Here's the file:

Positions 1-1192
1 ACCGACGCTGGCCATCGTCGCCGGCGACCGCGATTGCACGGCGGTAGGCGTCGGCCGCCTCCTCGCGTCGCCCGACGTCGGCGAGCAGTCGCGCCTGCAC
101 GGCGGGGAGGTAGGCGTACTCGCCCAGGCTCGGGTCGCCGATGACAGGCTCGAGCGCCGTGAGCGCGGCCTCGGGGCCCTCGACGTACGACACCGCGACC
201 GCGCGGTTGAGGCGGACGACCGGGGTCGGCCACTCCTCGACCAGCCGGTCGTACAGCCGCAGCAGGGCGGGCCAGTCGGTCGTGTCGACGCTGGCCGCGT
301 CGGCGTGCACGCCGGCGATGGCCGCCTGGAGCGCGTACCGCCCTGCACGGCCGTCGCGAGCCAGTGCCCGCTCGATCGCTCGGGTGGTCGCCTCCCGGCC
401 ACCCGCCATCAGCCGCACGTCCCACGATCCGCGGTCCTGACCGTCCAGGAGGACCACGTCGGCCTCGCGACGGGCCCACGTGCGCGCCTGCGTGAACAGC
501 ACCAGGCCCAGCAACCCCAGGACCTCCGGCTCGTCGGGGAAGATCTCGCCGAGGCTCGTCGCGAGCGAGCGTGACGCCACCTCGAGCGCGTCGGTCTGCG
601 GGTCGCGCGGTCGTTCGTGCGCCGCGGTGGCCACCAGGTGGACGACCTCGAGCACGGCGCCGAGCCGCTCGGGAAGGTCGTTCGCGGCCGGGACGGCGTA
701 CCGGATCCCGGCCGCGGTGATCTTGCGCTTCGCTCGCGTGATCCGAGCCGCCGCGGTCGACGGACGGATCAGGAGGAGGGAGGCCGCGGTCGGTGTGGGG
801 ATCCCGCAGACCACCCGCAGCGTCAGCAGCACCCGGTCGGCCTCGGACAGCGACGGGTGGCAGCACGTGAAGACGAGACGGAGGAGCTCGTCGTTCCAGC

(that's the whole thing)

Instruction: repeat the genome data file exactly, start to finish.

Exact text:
Positions 1-1192
1 ACCGACGCTGGCCATCGTCGCCGGCGACCGCGATTGCACGGCGGTAGGCGTCGGCCGCCTCCTCGCGTCGCCCGACGTCGGCGAGCAGTCGCGCCTGCAC
101 GGCGGGGAGGTAGGCGTACTCGCCCAGGCTCGGGTCGCCGATGACAGGCTCGAGCGCCGTGAGCGCGGCCTCGGGGCCCTCGACGTACGACACCGCGACC
201 GCGCGGTTGAGGCGGACGACCGGGGTCGGCCACTCCTCGACCAGCCGGTCGTACAGCCGCAGCAGGGCGGGCCAGTCGGTCGTGTCGACGCTGGCCGCGT
301 CGGCGTGCACGCCGGCGATGGCCGCCTGGAGCGCGTACCGCCCTGCACGGCCGTCGCGAGCCAGTGCCCGCTCGATCGCTCGGGTGGTCGCCTCCCGGCC
401 ACCCGCCATCAGCCGCACGTCCCACGATCCGCGGTCCTGACCGTCCAGGAGGACCACGTCGGCCTCGCGACGGGCCCACGTGCGCGCCTGCGTGAACAGC
501 ACCAGGCCCAGCAACCCCAGGACCTCCGGCTCGTCGGGGAAGATCTCGCCGAGGCTCGTCGCGAGCGAGCGTGACGCCACCTCGAGCGCGTCGGTCTGCG
601 GGTCGCGCGGTCGTTCGTGCGCCGCGGTGGCCACCAGGTGGACGACCTCGAGCACGGCGCCGAGCCGCTCGGGAAGGTCGTTCGCGGCCGGGACGGCGTA
701 CCGGATCCCGGCCGCGGTGATCTTGCGCTTCGCTCGCGTGATCCGAGCCGCCGCGGTCGACGGACGGATCAGGAGGAGGGAGGCCGCGGTCGGTGTGGGG
801 ATCCCGCAGACCACCCGCAGCGTCAGCAGCACCCGGTCGGCCTCGGACAGCGACGGGTGGCAGCACGTGAAGACGAGACGGAGGAGCTCGTCGTTCCAGC